First off, if you haven't been following our experience with Chaz click here view all my entries with "aspergers" in it.
As I learning to how to work with Chaz and exactly what is going on in that mind of his, I see how fragile he truly is. Times when I thought he was just throwing a fit, I now see as an emotional breakdown. He doesn't know how to bring himself back once he's crossed that line. I know how to calm him down. His teacher doesn't do this very well, but then again, she teaches an "ADHD" class. She is not trained in this area. Although I have to say I love her and she is very good at what she does. My son has learned very well under her teaching. Next year I plan on putting Chaz in a class that is specifically designed for Asperger kids. Aspergers is a social disorder and most people that don't understand or know him, tend to think he's just a mean kid. Chaz definitely is on an emotional roller coaster. One moment he can be happy and the next he can be screaming and throwing chairs at kids. Not a fun thing to deal with. Of course he's better at home because he is comfortable with us. This is a social disorder. Unfortuntately, there are ignorant people that don't even believe in ADHD. Sadly I was one of those until I had Chaz. Then I read James Dobson's book. He said that the reason there is such a negative view on the subject is because people have seen kids who were overdiagnosed just because they were active boys with some energy. But there really is ADHD out there and until that person is helped, it can be a rocky road ahead of them. I am looking into all kinds of things. Studying different avenues of treatment. Not just thowing out ideas because I am ignorant of it. I simply am looking at ever clue I can find. I am trying medicine as well as looking into his diet. Meeting with doctors, allergist. All sorts. For now, his behavior is worsening at school and things are not getting any easier for his teacher. I found a lady who's son also is a high functioning Aspergers and I hope to get some answers from her soon!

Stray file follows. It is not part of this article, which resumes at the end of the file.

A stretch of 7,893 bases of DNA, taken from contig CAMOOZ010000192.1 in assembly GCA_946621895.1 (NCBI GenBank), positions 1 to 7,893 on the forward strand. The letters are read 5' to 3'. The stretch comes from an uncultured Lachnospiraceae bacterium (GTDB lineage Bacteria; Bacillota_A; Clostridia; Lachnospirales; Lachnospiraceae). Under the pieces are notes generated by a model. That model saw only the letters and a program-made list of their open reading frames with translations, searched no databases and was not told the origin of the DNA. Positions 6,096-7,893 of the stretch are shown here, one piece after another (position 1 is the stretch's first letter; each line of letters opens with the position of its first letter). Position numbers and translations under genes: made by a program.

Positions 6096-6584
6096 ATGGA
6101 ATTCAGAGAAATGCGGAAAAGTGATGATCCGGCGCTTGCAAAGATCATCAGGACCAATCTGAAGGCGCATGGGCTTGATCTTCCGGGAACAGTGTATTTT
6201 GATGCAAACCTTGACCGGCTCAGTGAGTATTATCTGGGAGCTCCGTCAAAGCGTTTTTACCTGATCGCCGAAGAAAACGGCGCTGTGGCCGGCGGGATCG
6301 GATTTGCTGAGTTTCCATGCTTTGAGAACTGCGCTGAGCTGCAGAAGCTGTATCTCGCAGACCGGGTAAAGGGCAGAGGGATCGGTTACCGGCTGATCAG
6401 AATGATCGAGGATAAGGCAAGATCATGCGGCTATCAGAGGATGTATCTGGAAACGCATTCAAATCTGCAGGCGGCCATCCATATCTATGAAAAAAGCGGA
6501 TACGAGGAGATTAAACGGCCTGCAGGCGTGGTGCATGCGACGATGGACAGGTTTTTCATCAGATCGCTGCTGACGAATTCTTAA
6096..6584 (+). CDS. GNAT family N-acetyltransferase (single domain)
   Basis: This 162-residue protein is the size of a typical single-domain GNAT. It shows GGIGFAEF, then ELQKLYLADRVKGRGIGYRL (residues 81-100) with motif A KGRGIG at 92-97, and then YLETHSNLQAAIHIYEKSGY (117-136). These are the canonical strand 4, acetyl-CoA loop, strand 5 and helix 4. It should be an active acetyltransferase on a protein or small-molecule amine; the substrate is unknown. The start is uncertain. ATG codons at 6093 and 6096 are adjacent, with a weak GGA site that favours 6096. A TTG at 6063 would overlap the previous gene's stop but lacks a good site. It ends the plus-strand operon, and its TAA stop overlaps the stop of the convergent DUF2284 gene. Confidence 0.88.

Individuals with AS can exhibit a variety of characteristics and the disorder can range from mild to severe. Persons with AS show marked deficiencies in social skills, have difficulties with transitions or changes and prefer sameness. They often have obsessive routines and may be preoccupied with a particular subject of interest. They have a great deal of difficulty reading nonverbal cues (body language) and very often the individual with AS has difficulty determining proper body space. It's important to remember that the person with AS perceives the world very differently. Therefore, many behaviors that seem odd or unusual are due to those neurological differences and not the result of intentional rudeness or bad behavior, and most certainly not the result of "improper parenting".